The Panamera... that's an ugly brute isn't it?
You could say that. Porsche's luxurious, sporting saloon had the same sort of Marmite effect on its audience as the bulbous Cayenne SUV: you either loved it or wanted to pelt it with rotten eggs. Fortunately for the German manufacturer, it was largely excellent in all other departments.
Both the 3.6-litre V6 petrol and 3.0-litre V6 diesel engines offered blistering performance, the S E-Hybrid managed to pound the motorways and cleverly creep around town on electricity alone, while the potent GTS could sprint from 0-62mph in 4.4 seconds.
Not bad for a 5-meter-long luxury barge, eh?
So what's changed?
There's plenty to get excited about. While the 2017 model is no Da Vinci painting, it's a damn sight more appealing than previous offerings.
Designers have scrapped the awkward rear of old and replaced it with a shapely bumper and wrap-around light cluster that's heavily influenced by the new 911.
The front isn't too shabby either, with more aggressive air intakes and smart LED lighting. More pronounced bulges and creases hint at its performance potential, too.
Pah! Sports car, schmorts car...
Don't write it off just yet, as the most powerful 4.0-litre Turbo model delivers a beefy 542bhp and 770Nm of torque. That's enough power to rip your head clean off, and it means the 0-62mph dash is complete in 3.6 seconds, when the Sports Chrono pack is added. It can also lap the 'Ring in the same time as an old Porsche 911 Turbo.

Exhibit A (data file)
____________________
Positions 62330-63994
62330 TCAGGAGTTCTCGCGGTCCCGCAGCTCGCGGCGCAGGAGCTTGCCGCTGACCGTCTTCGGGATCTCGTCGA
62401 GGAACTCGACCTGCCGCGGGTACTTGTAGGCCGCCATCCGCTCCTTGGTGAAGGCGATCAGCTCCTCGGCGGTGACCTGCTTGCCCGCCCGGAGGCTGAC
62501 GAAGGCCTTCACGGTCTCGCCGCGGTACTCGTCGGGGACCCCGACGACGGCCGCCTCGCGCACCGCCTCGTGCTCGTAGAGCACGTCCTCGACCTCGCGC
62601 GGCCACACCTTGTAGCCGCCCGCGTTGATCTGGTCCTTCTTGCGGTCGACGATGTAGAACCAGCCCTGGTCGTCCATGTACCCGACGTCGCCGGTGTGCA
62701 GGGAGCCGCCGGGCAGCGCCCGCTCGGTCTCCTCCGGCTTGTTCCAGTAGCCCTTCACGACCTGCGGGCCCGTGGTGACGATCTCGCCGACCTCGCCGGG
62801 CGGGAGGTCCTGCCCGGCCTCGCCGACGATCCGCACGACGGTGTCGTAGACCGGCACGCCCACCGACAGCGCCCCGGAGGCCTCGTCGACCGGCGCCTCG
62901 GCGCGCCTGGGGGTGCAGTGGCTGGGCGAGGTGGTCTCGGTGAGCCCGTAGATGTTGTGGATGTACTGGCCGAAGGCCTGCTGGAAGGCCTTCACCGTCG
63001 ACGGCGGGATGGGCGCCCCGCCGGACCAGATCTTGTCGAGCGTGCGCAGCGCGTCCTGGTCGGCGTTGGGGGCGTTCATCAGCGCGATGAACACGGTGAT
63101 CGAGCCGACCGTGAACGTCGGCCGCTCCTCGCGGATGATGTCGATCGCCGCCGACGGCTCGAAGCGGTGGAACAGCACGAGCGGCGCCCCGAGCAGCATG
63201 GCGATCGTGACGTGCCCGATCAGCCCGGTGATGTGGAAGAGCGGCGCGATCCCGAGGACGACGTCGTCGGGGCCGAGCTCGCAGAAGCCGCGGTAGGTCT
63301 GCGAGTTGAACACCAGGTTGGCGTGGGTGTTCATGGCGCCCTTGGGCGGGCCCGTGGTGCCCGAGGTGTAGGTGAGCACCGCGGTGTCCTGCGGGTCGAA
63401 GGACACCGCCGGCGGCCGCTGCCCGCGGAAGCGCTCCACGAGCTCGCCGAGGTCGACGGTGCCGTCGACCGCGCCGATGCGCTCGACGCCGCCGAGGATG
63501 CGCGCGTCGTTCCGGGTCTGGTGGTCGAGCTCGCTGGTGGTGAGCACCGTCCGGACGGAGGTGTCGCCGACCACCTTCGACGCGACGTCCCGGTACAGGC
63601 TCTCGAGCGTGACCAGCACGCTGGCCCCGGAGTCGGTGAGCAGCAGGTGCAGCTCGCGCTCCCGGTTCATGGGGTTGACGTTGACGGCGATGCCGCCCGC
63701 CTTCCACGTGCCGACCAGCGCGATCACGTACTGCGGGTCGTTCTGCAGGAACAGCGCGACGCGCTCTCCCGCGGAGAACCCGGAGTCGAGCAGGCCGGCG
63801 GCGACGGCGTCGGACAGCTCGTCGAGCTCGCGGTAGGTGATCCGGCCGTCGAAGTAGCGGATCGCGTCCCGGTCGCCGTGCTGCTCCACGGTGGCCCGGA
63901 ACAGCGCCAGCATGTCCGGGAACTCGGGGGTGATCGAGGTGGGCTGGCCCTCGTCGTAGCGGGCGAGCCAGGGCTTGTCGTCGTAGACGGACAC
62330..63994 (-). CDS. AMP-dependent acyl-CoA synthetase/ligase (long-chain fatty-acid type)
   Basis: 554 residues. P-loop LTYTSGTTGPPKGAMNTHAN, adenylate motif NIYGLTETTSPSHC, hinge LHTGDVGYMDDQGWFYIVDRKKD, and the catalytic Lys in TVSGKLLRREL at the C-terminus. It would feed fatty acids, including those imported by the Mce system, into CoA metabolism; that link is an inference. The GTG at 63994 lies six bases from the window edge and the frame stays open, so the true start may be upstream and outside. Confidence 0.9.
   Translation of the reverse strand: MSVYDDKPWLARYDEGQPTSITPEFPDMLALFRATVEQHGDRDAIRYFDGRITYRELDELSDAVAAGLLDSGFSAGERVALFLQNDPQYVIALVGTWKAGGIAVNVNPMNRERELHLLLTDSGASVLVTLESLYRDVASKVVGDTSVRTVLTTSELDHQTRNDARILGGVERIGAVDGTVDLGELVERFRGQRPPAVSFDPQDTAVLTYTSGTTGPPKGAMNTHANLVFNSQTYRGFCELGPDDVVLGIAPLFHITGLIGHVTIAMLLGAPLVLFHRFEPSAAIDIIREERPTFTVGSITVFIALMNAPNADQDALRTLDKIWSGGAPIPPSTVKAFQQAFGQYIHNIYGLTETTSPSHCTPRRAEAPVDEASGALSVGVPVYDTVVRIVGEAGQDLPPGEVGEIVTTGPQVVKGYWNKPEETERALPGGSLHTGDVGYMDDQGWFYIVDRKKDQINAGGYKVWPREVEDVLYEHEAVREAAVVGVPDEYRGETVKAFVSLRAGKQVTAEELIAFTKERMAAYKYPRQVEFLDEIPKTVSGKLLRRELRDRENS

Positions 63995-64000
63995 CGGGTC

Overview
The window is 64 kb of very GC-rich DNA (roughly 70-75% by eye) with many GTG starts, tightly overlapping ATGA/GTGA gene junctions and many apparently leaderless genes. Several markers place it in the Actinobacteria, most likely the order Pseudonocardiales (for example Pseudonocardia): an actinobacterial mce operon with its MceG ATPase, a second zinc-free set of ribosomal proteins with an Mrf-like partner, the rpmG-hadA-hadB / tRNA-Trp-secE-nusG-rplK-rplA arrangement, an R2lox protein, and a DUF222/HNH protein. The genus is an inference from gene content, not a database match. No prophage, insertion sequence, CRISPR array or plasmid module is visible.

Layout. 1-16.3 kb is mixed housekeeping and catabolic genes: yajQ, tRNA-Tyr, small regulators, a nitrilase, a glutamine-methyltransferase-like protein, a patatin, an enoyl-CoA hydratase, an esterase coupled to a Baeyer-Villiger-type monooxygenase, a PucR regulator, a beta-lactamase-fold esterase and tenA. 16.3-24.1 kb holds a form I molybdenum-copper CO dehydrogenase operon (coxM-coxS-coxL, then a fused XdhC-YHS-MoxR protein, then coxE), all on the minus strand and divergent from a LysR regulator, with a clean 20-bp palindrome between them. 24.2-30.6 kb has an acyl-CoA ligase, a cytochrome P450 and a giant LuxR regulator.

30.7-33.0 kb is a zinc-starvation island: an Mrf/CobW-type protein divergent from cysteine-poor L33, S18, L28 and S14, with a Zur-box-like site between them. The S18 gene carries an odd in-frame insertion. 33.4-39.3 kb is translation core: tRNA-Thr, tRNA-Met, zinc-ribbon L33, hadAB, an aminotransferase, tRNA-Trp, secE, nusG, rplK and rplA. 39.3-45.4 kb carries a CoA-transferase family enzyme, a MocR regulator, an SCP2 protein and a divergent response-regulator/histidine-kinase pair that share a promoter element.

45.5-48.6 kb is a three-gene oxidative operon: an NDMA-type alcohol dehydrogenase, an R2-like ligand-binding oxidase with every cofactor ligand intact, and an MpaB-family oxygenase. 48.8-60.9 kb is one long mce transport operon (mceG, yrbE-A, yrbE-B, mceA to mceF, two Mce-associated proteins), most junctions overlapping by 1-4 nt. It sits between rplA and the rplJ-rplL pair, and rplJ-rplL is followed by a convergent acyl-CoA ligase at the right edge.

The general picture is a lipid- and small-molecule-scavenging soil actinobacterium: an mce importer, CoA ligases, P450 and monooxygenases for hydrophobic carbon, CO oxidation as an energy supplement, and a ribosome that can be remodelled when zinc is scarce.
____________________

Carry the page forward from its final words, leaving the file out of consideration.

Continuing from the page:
A smaller 2.9-litre twin-turbo V6 is also available, but it's more powerful than its predecessor. The 4S Diesel model, in fact, may well be the fastest diesel car in the world.
Throw in a top speed of 177mph and a fuel consumption figure of 41.5mpg sound, and you've got yourself a car that'll get petrol heads drooling.
Cool but what's it like on the inside?
Quite stunning, actually. The dials have been replaced by two seven-inch displays, plus there's a 12.3-inch touchscreen infotainment system that boasts Apply CarPlay integration and the latest web-enabled sat-nav system.
Expect swathes of leather, lots of head and leg room, as well as premium sound systems and neat touch screen surfaces that control air conditioning and the like.
So, this rear wing. What's so special about it?
It's as if Tony Stark was called in to do a spot of consultancy work, because the folding mechanism on the Turbo model is bordering on the ridiculous.
Rather than simply poking out of its resting place, the aerofoil structure reveals itself and then splits into two sections, with a third rising from the rear to complete the process.
For packaging reasons, mainly, but also because it looks the business when it automatically deploys at 80mph to increase downforce.
How much will it cost?
A lot of money. Prices are expected to start at around US$116,000 for the 4S model and the diesel will cost around US$120,000. Expect to part with around US$148,000 for the full-fat Turbo model.
Porsche will also reveal a couple of hybrid models in the near future. These will likely boast increasing performance figures, with a hot version pinching tech from the 918 Spyder and a more city-friendly model favouring all-electric range and reduced emissions over power.
Time to start saving...